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You're in the midst of the Days of Awe!

From Rosh HaShanah to Yom Kippur there are ten days. The Lord gave these days to Israel to prepare for His judgment. They became known as the Yamim Noraim – the "Days of Awe". It has been long believed that during these days one's final destiny was sealed concerning the Book of Life, God's eternal Book of Judgment. Thus every year the Jewish people have observed these days with great reverence and repentance so to be right with God and with men.

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Sound the alarm!

When we see the word trumpet in the Bible, the Hebrew equivalent is "shofar". Shofars are those twisty brown ram's horns that have recently become quite the popular Christian decor. Well, forget decor -- we need to learn how to blow those things!! All around the world this season, the shofar is being blown among Jewish communities. While for most Jewish people today, it is tradition to hear the shofar blast, few know of Yeshua's (Jesus') soon return.

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What is that awful smell?!

As we celebrated Yom Teruah (Feast of Trumpets) and are in the midst of "Yamin Noraim" or the days of awe, the days between the Feast of Trumpets and Yom Kippur, it is the season of repentance.

This is the season that the shofar (rams horn) is blown to heed the call of warning to repent from our sins and be clean. The shofar's unique sounding blast is a wake-up call to all who will hear.

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Crown Your Mind!

The high priest of Ancient Israel wore a crown of pure gold on his head called a Nezer, which comes from the word “nazar”. This word "nazar" means to dedicate, consecrate and sacredly separate. The word “nazarite” comes from this root, and describes someone who has taken a vow to be separated from the world.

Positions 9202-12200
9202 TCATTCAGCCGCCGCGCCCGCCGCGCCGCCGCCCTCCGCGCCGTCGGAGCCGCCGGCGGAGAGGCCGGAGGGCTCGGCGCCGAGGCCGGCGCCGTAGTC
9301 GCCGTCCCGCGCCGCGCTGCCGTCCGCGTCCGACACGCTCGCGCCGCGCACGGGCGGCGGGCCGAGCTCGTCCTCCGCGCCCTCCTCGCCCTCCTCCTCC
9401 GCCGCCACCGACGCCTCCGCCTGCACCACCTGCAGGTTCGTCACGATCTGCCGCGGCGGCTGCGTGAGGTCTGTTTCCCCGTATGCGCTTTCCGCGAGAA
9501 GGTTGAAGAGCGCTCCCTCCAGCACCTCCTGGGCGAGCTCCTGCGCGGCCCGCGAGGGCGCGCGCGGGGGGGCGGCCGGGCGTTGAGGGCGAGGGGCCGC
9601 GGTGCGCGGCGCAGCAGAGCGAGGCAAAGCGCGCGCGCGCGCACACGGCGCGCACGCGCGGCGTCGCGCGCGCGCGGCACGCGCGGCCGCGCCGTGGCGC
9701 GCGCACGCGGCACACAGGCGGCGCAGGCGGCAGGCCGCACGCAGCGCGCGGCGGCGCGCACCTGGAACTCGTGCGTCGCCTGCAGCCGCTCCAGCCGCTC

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Cast Your Bread Upon the Waters!

One of the more beautiful ceremonies of the Jewish faith is called "Tashlich". Tashlich means to cast away. Every year between Rosh haShana and Yom Kippur, Jewish people around the world journey to a nearby river or stream and cast in bread crumbs as they confess their sins. As the bread crumbs are swept downstream soon to be out of sight, so they believe God will sweep away their sins.

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Spread the good news in power!

One of the greatest moves of God took place in 1727 on the estate of Count Zinzendorf. Count Zinzendorf was a strong believer who was deeply influenced by the faith of his grandmother and aunt. At the tender age of 22, he opened a portion of his estate to refugees seeking asylum from the religious persecution throughout Europe.

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